CATS scores miss their mark

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By Becky Barnes

Harrison County fell just shy of its 2007-08 CATS goal in the Commonwealth Accountability Testing System (CATS).

Test scores released last week show Harrison County schools with a district score of 82, three points behind its goal of 85.

According to David Case, district assessment coordinator, this testing cycle was the last year of the adjusted and non-adjusted scoring. He explained that several changes have been made over the last biennium, which required a formula to be drafted that would best compare the two years.

If Harrison County scores had not been adjusted, the district would have met its goal with an 85.4.

They didnt want to start over, so they came up with a concordance table to compare the tests, Case said, noting that its basically the same as comparing ACT scores to SAT scores.

Were making progress, Case said. Were just not making it as fast as wed like to.

He said the bright spot in the results is that the overall number of novices has been reduced.

Thats been our main goal for the last four years and we have done that, he said.

Five of the counties six schools are below their novice goals for the 2007-08 cycle. Northside Elementary has only 6.42 percent of its students scoring at the novice level. Its goal was 6.50 percent. Eastside scored 6.84 with a 7.50 goal. Southsides goal was a little higher at 10.17, but students easily met the goal with a 9.61 percent novice level. Harrison County Middle also easily met the states goal at reducing novice scores with a 7.46 percent score to its 13.25 goal.

Although Westside missed its goal for the biennium, it did reduce the number of students scoring novice between 2007 and 2008. In 2007, 10.17 percent of the students scored at the lower level. In 2008, that dropped to 7.77 for a two-year average of 8.97. The goal was 8.87.

The high school missed its mark by over three percentage points. The novice level for the 2007-08 testing cycle was 18.63 percent with a 15.05 percent goal.

Our emphasis now will be to retain those numbers and to push our apprentice students to the next level, Case said.

The states goal is for all schools to have a 100 percent proficiency rating by 2014. The scoring levels are novice, apprentice, proficient and distinguished.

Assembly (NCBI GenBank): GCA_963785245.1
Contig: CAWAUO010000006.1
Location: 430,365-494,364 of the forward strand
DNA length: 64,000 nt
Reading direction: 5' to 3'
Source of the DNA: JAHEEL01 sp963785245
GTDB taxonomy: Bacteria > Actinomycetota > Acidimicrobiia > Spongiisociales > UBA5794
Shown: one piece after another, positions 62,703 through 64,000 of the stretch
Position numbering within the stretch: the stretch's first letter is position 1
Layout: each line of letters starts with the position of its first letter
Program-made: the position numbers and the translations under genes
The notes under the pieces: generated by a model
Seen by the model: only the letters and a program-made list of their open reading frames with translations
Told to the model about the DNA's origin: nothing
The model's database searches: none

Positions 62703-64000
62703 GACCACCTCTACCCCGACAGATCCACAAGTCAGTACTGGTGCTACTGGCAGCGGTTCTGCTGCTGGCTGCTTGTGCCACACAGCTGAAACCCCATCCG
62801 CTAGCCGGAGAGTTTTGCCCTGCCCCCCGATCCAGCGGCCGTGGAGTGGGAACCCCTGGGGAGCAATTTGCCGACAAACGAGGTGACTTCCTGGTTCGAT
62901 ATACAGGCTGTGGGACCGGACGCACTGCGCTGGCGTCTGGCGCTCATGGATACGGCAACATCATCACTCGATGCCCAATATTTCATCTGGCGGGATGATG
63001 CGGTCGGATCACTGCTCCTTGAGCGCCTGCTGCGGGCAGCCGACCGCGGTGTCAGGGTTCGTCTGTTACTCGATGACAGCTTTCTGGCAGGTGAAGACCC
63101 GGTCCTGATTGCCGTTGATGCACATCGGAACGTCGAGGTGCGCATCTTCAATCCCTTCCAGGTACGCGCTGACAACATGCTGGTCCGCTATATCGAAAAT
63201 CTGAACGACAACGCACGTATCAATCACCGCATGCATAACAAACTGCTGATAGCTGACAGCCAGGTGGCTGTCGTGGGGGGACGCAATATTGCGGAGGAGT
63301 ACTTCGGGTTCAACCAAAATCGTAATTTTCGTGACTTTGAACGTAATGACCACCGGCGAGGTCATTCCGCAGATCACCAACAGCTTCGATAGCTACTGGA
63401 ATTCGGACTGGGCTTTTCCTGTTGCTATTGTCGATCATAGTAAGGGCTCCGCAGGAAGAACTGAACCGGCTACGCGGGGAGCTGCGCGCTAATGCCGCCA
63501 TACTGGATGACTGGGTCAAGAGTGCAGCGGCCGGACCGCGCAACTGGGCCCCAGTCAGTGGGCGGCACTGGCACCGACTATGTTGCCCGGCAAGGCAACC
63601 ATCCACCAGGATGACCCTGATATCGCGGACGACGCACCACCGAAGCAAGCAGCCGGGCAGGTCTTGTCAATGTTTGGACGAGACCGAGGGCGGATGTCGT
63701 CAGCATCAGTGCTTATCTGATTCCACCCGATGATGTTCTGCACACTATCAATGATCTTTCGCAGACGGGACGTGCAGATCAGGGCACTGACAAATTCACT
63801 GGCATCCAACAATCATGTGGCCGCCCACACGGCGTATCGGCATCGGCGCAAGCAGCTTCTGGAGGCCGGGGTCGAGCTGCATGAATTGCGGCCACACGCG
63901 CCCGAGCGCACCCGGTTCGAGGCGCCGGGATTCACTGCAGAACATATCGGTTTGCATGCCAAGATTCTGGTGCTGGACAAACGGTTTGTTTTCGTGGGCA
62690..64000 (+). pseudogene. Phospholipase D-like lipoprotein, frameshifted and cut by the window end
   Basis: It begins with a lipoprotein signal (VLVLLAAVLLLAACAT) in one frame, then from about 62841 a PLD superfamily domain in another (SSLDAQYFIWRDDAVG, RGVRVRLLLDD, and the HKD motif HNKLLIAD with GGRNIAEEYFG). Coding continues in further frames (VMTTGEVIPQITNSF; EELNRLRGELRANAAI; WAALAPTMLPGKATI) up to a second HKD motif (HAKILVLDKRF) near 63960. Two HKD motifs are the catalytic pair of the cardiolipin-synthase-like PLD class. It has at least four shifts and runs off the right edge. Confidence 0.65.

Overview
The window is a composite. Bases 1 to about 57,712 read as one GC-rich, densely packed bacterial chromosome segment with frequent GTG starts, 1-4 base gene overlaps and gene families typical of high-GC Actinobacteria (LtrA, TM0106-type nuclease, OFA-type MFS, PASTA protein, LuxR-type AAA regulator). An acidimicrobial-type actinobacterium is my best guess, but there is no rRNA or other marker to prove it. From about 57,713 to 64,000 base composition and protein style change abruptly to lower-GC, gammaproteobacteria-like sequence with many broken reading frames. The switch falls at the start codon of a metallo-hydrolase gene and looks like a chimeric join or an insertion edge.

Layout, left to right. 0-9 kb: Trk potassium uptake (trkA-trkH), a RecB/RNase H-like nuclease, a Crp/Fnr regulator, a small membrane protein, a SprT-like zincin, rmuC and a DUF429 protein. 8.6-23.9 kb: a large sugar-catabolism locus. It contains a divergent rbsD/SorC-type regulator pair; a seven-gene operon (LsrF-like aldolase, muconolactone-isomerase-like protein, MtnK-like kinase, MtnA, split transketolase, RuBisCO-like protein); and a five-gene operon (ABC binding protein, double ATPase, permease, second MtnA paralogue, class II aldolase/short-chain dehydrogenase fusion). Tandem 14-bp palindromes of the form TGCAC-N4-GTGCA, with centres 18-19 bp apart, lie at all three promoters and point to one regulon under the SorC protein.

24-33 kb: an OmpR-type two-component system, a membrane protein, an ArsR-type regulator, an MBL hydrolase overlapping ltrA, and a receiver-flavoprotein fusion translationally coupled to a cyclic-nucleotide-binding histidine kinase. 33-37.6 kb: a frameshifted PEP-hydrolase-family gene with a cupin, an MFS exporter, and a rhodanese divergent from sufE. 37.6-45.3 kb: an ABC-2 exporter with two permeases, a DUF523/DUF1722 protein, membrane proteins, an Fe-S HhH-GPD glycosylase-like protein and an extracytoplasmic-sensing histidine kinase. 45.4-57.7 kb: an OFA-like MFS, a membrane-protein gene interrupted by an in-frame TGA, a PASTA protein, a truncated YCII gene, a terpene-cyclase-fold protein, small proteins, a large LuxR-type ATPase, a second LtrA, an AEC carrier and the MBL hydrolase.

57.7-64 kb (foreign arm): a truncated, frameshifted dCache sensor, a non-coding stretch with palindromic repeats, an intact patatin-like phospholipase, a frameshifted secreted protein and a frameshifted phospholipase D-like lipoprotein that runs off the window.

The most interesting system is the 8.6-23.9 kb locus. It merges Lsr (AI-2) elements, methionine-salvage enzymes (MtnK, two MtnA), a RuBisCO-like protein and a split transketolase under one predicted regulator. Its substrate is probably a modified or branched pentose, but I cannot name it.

Northside Elementary students raised their scores in five of the eight testing areas. In reading, the scores jumped from 93.8 to 97.8; in math, from 95.97 to 104.5; science from 108.1 to 114.76; writing portfolio from 89.56 to 97.62; and writing on demand from 82.62 to 84.08. Scores lagged in social studies from 82.41 to 81.7; arts and humanities from 77.11 to 74.62; and in practical living from 114.63 to 100.44.

Northsides overall academic level increased from 91.5 to 97.4 (non-adjusted score) and 93.1 (adjusted).

Eastside Elementary raised its scores in math by six points, in science by five points, practical living by six points and writing portfolio by 12 points, Case said. Students overall adjusted scores raised from 88.8 in the 2005-06 biennium to 89.5 in the 2007-08 testing period.

Westside showed academic improvement in six of the eight tested areas. Students raised their scores in reading by one point, math by six points, science by six points, arts and humanities by eight points, practical living by two points and writing on demand by three points.

Even with the improvements, Westside dropped from its 2005-06 biennium score (87.4 to 86.4). It raised its scores between the 2007 scores and the 2008 scores (85.1 to 87.7).

Southside Elementary also showed improvement between the two years with an 82.7 in 2007 and an 86.4 in 2008. However, the combined adjusted score of 89.5 fell short of the 90.3.

Southside raised its scores in reading by one point, math by 12 points, science by nine points, arts and humanities by eight points and writing portfolio by 15 points.

According to Case, the middle school reached its second highest score ever in 2008 with an 80.2. However, its best year was 2007 with an 83.8. The combined score gave HCMS its highest score ever on a biennium with an 82.

The middle school improved its scores in two of the testing areas: practical living by five points, and writing portfolio by nine points.

Writing on demand proved to be the area most improved at the high school. Students raised the score by 15 points.

Case said the high school scores remain much lower than what would be desired. However, he said improvements are being realized.

As a district, Case said, the scores improved from the 2005-06 biennium (79.3 to 81.2). All of the schools in the district are classified as progressing toward their academic goals.

We have the tools in place ... the people, the training, Case said. Now we just have to roll our sleeves up and do it. If thats successful, our scores should rise closer to our goal of 100.